Tchaikovsky: We must always work…

“Do not believe those who try to persuade you that composition is only a cold exercise of the intellect. The only music capable of moving and touching us is that which flows from the depths of a composer’s soul when he is stirred by inspiration. There is no doubt that even the greatest musical geniuses have sometimes worked without inspiration. This guest does not always respond to the first invitation. We must always work, and a self-respecting artist must not fold his hands on the pretext that he is not in the mood. If we wait for the mood, without endeavouring to meet it half-way, we easily become indolent and apathetic. We must be patient, and believe that inspiration will come to those who can master their disinclination.

A few days ago I told you I was working every day without any real inspiration. Had I given way to my disinclination, undoubtedly I should have drifted into a long period of idleness. But my patience and faith did not fail me, and to-day I felt that inexplicable glow of inspiration of which I told you; thanks to which I know beforehand that whatever I write to-day will have power to make an impression, and to touch the hearts of those who hear it. I hope you will not think I am indulging in self-laudation, if I tell you that I very seldom suffer from this disinclination to work. I believe the reason for this is that I am naturally patient. I have learnt to master myself, and I am glad I have not followed in the steps of some of my Russian colleagues, who have no self-confidence and are so impatient that at the least difficulty they are ready to throw up the sponge. This is why, in spite of great gifts, they accomplish so little, and that in an amateur way.”

Pyotr Ilyich Tchaikovsky


Source: Brainpickings.  Tchaikovsky, the legendary composer, wrote this in a letter to his benefactress, Nadezhda von Meck, dated March 17th, 1878.  It can be found in the 1905 volumeThe Life & Letters of Pete Ilich Tchaikovsky.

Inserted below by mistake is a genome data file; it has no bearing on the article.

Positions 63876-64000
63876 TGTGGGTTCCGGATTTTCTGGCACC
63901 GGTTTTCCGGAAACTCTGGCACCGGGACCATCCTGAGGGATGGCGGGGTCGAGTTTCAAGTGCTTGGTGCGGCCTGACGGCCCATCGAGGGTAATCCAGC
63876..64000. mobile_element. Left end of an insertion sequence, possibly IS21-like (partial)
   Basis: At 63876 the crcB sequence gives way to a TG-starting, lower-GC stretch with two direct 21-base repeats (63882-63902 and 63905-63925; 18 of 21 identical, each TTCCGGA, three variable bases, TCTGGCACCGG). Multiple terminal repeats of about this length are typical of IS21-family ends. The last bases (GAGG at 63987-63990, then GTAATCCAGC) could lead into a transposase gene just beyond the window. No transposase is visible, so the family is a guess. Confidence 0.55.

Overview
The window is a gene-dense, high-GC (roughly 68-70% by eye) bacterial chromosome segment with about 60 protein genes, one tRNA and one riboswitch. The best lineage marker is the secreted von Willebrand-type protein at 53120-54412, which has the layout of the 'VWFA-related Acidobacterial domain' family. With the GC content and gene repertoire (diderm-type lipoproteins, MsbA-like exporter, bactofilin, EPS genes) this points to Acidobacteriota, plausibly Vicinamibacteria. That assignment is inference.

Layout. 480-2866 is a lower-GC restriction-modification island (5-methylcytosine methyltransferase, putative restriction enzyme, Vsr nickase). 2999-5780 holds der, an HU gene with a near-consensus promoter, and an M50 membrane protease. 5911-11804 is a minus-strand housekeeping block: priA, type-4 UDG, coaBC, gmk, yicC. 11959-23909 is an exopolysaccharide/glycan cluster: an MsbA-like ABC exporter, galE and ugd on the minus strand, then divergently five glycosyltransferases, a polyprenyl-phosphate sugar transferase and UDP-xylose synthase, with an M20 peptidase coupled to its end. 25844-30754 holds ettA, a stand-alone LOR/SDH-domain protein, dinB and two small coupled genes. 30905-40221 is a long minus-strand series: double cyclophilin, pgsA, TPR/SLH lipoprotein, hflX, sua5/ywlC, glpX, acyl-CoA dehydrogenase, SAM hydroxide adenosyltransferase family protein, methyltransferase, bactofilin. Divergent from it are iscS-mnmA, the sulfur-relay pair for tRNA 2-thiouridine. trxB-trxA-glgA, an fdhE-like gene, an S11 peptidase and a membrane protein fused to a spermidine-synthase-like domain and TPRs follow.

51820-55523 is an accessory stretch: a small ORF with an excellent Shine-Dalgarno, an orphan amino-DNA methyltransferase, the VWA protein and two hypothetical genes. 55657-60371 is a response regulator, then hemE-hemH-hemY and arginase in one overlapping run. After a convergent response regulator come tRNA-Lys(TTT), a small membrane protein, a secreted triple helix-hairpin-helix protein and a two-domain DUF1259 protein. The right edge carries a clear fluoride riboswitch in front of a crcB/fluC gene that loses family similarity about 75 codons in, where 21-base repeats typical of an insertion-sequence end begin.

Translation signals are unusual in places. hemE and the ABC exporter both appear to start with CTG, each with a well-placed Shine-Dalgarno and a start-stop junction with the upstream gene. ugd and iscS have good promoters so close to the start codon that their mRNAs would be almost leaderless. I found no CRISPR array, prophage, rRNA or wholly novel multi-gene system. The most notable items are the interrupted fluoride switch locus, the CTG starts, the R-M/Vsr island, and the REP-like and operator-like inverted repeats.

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Comments

  1. There is something so intimate about reading letters..I miss them. Somehow I am not surprised that his eloquence would cross from music to pen.. And I adore the music. I will return to this – in fact, I’m going to re-blog it. Fantastic..

  2. Reblogged this on Waiting for the Karma Truck and commented:
    You cannot read and listen to this post and not be transported…perhaps inward to your own inspiration. David@davidkanigan.com continues to amaze and delight…thank you!

  3. And his music inspires other artists as well…..I can visualize this dance from the Nutcracker in my head.

  4. Wise words. It is good to listen to the words of the successful.

  5. Awesome way to start the day. Thank you Dave. It’s a great video – I like the snippets of information and photos. And the quote says it all… “a self-respecting artist must not fold his hands on the pretext that he is not in the mood.” Love it.

  6. As a child I listened to Tchaikovsky whilst my family members and piers listened to ‘other’ music. I also listened to ‘other’ music (in fact, most music) however, I loved many of the ‘greats’ of history. This incredibly gentle, heart lifting piece (Waltz of the Flowers) was a favourite…
    Thank You, David… That was lovely…..

    • Thanks Carolyn. Unfortunately I did not (listen or care to listen to this music as a child). Glad that I have found my way to it today. Thanks for sharing your thoughts – it is in fact a heart lifting piece. Dave

  7. I agree. I’ve felt like that with my writing. I have to begin to work and then inspiration comes. (I don’t mean that I can compare myself to a great composer, but the basic beginnings are the same, and they do involve work.)

  8. If one ‘I very seldom suffer from this disinclination to work. I believe the reason for this is that I am naturally patient.’ claims to be like this then one is laudable. I always wait for something to inspire me. Thanks for this post, very inspiring.

    • I too seldom suffer for a disinclination to work. But the “naturally patient part” – not so much. :) I generally get inspired by accomplishment. Taking small bites at a time and then momentum seems to build. Thanks for sharing Indira.

  9. Reblogged this on LaDona's Music Studio and commented:
    From one of my favourite blogs – insight into Tchaikovsky’s life and thoughts. “…a self-respecting artist must not fold his hands on the pretext that he is not in the mood.” The video with Waltz of the Flowers is a beautiful slide show of informational tidbits and photos. This one hit my sweet spot.

  10. Beautiful and enchanting piece of music…very soothing, thanks for the post ( I’ll take the link and listen to it again on you tube )

  11. Loved listening to your words and the music.

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